Argentina is synonymous with football and tango. Football is God in this South American country, it not just charms, it overwhelms. Statues of Maradona, Messi and Batistuta decorate Buenos Aires and other cities. Soccer inspires devotion among ‘believers’. Argentina is also a tango nation. It celebrates ‘Tango National Day’. It has a ‘Tango Monument’ and tango has been declared as UNESCO’s’ Cultural World Heritage.’ A major Latin American nation, Argentina’s voice counts in regional affairs and its foreign policy has given it prestige and weight in global affairs.
Argentina under President Mauricio Macri has been working to diversify its trade relations with a large number of countries. Argentina is back in the corridors of multilateral diplomacy. Only a few months ago, it successfully hosted the G20 Summit. Given the global shifts in economic and political power from West to East, Argentina has followed a conscious policy to move closer to Asian powers.
It is against this backdrop, President Macri’s visit to India needs to be understood and analysed. Mr. Macri has taken steps to improve the investment climate so as to attract the much needed capital as also to forge constructive and mutually beneficial partnerships. Given the growing international profile of India and its impressive economic performance, Buenos Aires is looking at India as a potential partner. The year 2019 marks the 70th anniversary of the establishment of diplomatic relations between the two countries. President Macri’s visit was therefore quite significant. He was accompanied by a 100-odd delegation of business leaders and held meeting with Indian CEOs in Mumbai is very high on the agenda.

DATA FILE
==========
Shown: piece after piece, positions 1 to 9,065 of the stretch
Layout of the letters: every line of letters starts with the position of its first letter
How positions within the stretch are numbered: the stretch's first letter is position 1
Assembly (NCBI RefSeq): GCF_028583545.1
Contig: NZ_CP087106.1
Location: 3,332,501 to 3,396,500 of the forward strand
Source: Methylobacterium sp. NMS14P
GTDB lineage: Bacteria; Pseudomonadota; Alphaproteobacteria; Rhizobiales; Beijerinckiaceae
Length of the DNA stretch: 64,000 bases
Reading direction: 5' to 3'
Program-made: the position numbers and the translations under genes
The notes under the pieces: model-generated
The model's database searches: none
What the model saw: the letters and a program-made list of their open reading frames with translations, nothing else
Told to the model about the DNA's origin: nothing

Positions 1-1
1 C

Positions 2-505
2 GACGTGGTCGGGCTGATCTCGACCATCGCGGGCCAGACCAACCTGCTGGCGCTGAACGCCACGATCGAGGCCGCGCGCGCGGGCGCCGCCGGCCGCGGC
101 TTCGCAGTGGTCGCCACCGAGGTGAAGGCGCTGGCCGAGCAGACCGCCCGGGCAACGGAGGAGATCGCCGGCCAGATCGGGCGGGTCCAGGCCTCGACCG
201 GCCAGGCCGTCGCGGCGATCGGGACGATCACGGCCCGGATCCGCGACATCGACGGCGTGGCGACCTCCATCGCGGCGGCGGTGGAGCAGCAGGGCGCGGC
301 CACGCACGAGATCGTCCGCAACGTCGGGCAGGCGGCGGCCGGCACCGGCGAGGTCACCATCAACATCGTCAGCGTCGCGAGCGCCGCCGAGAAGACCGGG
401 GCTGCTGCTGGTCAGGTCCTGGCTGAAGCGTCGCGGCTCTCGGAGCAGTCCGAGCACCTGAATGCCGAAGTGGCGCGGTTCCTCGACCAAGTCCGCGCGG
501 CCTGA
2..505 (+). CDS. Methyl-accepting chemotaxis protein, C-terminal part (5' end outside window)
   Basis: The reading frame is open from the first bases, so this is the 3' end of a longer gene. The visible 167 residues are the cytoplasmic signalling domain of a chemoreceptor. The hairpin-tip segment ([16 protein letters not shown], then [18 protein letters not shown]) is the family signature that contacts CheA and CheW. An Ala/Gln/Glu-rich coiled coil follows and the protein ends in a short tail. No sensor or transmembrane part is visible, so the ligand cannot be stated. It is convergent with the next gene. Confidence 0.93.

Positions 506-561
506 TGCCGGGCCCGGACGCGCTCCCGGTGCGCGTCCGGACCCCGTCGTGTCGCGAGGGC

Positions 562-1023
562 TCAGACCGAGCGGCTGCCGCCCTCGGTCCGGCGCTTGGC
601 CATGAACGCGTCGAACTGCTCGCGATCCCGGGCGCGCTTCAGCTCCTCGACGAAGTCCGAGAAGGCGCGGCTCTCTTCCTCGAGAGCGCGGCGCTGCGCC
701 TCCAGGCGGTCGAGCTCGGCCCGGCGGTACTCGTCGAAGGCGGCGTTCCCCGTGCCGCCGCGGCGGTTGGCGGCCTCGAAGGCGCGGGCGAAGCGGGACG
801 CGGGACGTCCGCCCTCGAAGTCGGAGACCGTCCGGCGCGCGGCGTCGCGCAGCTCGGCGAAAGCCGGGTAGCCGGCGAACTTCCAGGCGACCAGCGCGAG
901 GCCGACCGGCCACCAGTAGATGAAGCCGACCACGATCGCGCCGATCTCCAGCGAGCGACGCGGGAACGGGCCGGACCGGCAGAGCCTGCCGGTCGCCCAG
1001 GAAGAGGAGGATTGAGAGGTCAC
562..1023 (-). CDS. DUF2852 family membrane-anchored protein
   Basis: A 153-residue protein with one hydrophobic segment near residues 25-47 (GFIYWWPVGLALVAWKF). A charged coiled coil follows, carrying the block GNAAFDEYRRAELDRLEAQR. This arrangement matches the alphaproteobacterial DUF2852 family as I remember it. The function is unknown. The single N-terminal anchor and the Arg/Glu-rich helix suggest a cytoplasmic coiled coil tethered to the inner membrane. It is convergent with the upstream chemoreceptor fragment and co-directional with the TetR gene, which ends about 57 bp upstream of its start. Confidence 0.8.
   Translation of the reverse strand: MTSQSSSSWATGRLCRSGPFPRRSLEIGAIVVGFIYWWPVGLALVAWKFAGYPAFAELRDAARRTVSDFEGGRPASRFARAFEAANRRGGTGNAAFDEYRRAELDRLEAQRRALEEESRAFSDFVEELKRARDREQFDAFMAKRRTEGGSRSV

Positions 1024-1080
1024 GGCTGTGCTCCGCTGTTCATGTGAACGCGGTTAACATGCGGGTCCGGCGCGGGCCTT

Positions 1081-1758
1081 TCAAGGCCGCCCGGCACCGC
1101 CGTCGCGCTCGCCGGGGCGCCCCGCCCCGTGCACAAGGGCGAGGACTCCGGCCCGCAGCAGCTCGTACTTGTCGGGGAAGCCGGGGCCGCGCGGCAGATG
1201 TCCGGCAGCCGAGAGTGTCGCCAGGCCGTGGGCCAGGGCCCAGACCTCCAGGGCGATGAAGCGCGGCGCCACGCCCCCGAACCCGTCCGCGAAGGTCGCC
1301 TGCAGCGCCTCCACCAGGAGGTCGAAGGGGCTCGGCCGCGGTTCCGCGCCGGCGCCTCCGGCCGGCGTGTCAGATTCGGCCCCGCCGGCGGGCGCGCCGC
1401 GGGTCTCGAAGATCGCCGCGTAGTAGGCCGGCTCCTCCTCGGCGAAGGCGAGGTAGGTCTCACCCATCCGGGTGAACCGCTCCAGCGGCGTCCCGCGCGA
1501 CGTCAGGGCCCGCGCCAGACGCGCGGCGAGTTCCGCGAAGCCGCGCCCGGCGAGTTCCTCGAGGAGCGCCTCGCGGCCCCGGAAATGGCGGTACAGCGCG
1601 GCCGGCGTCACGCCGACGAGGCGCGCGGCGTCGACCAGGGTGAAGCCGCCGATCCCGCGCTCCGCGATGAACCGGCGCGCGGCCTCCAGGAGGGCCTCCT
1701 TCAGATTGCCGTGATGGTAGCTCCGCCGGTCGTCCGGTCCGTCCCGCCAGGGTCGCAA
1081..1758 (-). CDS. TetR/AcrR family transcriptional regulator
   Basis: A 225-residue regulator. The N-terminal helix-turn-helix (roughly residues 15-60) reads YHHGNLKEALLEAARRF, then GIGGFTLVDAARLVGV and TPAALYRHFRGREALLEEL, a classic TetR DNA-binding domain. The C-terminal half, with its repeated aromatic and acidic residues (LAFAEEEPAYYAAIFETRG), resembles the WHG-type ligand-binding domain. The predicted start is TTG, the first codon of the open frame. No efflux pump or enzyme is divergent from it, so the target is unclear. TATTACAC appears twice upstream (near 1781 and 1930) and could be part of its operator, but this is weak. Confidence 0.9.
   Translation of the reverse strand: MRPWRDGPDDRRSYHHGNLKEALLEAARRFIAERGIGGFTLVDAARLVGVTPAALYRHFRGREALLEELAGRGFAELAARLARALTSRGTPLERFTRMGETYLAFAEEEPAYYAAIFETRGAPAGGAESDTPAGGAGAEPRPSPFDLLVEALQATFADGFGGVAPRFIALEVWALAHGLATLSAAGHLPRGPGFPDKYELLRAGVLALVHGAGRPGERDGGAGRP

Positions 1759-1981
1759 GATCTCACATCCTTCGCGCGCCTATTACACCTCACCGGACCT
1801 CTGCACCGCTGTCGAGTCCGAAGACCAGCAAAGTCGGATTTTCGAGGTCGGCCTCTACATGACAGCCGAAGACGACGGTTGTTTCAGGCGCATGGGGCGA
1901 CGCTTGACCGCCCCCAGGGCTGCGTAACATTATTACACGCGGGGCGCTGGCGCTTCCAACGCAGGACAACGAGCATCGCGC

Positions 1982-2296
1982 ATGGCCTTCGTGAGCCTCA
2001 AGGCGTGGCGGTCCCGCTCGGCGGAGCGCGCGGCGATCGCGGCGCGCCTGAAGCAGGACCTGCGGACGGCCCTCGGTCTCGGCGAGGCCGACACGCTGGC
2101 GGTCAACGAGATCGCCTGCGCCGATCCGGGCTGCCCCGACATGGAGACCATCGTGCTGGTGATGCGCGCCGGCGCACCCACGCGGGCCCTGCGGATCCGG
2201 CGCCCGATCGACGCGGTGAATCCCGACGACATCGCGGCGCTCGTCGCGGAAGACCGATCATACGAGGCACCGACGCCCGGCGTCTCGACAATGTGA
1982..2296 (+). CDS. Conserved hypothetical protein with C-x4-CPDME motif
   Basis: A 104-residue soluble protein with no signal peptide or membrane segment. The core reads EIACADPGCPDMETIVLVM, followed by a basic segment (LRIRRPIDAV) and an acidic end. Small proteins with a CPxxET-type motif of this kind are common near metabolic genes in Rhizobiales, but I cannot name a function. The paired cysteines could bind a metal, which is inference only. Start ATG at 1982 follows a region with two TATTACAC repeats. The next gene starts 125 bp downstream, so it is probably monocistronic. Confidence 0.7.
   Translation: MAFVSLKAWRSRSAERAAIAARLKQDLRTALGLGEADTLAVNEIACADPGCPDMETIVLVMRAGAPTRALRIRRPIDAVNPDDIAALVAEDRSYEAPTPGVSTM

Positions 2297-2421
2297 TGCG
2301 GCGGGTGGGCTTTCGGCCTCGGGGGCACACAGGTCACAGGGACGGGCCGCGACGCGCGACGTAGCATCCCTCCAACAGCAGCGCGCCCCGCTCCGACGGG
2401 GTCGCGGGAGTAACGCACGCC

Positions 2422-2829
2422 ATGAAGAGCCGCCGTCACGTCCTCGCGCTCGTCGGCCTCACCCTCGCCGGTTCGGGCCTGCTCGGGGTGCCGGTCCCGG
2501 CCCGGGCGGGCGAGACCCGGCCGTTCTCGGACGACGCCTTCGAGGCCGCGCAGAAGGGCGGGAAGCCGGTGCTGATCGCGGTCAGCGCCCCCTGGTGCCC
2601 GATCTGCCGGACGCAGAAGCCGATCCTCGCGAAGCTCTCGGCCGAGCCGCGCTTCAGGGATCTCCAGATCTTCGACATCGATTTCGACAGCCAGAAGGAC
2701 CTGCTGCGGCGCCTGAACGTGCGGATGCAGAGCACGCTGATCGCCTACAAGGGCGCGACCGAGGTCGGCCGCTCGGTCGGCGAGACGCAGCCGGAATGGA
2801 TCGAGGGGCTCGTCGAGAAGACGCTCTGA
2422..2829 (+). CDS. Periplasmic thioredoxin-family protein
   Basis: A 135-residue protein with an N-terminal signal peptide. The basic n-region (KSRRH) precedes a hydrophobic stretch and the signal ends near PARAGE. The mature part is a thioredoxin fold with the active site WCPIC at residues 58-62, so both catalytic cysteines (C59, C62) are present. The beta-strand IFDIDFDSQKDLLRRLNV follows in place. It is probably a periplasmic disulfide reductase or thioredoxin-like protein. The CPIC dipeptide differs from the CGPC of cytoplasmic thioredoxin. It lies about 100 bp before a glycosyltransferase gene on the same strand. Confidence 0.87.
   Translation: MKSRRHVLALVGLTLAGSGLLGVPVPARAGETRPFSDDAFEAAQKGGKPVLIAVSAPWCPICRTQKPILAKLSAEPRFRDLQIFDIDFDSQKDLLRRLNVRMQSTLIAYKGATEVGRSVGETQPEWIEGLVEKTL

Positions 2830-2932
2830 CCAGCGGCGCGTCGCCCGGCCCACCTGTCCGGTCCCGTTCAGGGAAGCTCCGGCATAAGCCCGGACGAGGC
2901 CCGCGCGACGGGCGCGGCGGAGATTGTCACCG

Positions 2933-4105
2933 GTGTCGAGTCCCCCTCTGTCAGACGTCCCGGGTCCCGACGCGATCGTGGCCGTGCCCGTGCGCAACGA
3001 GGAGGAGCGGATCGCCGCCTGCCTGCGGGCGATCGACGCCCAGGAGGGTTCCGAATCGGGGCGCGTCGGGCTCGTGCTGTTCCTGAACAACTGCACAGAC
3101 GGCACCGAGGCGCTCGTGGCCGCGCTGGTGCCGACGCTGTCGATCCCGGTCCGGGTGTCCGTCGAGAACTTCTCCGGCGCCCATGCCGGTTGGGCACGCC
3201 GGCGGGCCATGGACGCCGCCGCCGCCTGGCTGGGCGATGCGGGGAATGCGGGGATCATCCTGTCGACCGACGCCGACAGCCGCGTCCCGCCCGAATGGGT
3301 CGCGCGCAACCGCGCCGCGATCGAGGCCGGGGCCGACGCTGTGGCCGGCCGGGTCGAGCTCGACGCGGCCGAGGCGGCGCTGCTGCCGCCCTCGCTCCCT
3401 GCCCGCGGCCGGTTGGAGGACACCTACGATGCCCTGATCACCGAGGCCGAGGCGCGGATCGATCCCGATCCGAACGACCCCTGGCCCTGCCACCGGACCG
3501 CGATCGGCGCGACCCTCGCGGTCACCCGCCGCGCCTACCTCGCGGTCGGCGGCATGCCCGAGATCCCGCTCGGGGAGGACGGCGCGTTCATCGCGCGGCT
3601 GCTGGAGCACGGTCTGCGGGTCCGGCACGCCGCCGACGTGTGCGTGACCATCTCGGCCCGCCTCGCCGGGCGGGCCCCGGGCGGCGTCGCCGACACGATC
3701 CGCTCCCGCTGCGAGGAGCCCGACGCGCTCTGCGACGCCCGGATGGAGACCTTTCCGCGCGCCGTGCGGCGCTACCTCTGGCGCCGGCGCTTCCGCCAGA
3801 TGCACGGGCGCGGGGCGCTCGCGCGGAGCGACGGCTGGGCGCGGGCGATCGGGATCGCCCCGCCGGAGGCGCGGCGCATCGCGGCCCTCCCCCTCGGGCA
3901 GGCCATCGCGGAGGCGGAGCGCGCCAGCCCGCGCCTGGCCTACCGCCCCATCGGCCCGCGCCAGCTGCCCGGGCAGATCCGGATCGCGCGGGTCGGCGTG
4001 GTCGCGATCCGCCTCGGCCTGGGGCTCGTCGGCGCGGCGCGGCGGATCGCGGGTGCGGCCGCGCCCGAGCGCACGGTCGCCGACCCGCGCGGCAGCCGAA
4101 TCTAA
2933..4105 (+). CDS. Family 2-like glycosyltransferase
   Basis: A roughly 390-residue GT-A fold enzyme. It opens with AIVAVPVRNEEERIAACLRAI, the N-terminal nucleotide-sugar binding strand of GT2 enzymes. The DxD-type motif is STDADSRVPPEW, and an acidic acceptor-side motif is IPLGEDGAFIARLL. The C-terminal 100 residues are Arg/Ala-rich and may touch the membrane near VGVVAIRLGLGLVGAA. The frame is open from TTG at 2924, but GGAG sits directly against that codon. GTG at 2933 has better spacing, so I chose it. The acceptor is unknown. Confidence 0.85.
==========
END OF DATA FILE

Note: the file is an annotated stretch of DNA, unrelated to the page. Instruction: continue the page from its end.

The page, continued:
Compared to most Latin American countries, there has been regular exchange of bilateral visits between India and Argentina at the highest levels. Only last November, Prime Minister Modi was in Buenos Aires to attend the G20 Summit. The two leaders have good rapport as they have met on several occasions. Argentina has been very supportive of India’s membership of the much coveted Nuclear Suppliers Group (NSG).
President Macri’s talks with Prime Minister Modi have found positive reflection in the joint statement. What is notable in the discussions between the two countries is their commitment to explore newer avenues of cooperation such as defence, nuclear and space sectors. Argentina sees vegetable, fruit, fisheries and wine sectors potentially beneficial in its dealings with India. As per authoritative reports, lithium is also very high on Mr. Macri’s agenda as India is very keen to make a mark in the renewable energy sector. Argentina has large deposits of lithium which is critically important for India as it is hugely moving in the electric vehicle sector.
Both sides have shown their commitment to strengthening bilateral strategic partnership in key sectors like energy, mining, agribusiness and food security, space and nuclear cooperation among others. The two-way investment flows have shown encouraging signs in recent years. The two countries have therefore done well to expedite signing the bilateral investment treaty and the double taxation avoidance agreement. Leading Indian companies like TCS, Wipro, CRISIL, Bajaj, Cognizant Technologies, etc. are now operating successfully in Argentina. In the pharma sector Argentina can be a serious partner as Argentinian pharma companies do more business than the MNCs.
India has done well to push its trade ties with Latin America as this region is equally keen to diversify its ties with India. Happily, there has been a huge jump in trade with the region .The volume of China’s trade with Latin America has reached over $ 300 billion. What is remarkable about India’s engagement with Latin America is not the volume of trade or exports per se, but its composition. India clearly sets itself apart from China, showing a growing and unusually high share of services in total exports in recent years.
India’s growing global footprint now finds place in Latin America’s policy discussions. It says a lot for the future of India’s engagements with the region. India however, needs to catch up in terms of trade and commercial ties.
Script: Dr. Ash Narain Roy, Director, Institute Of Social Sciences.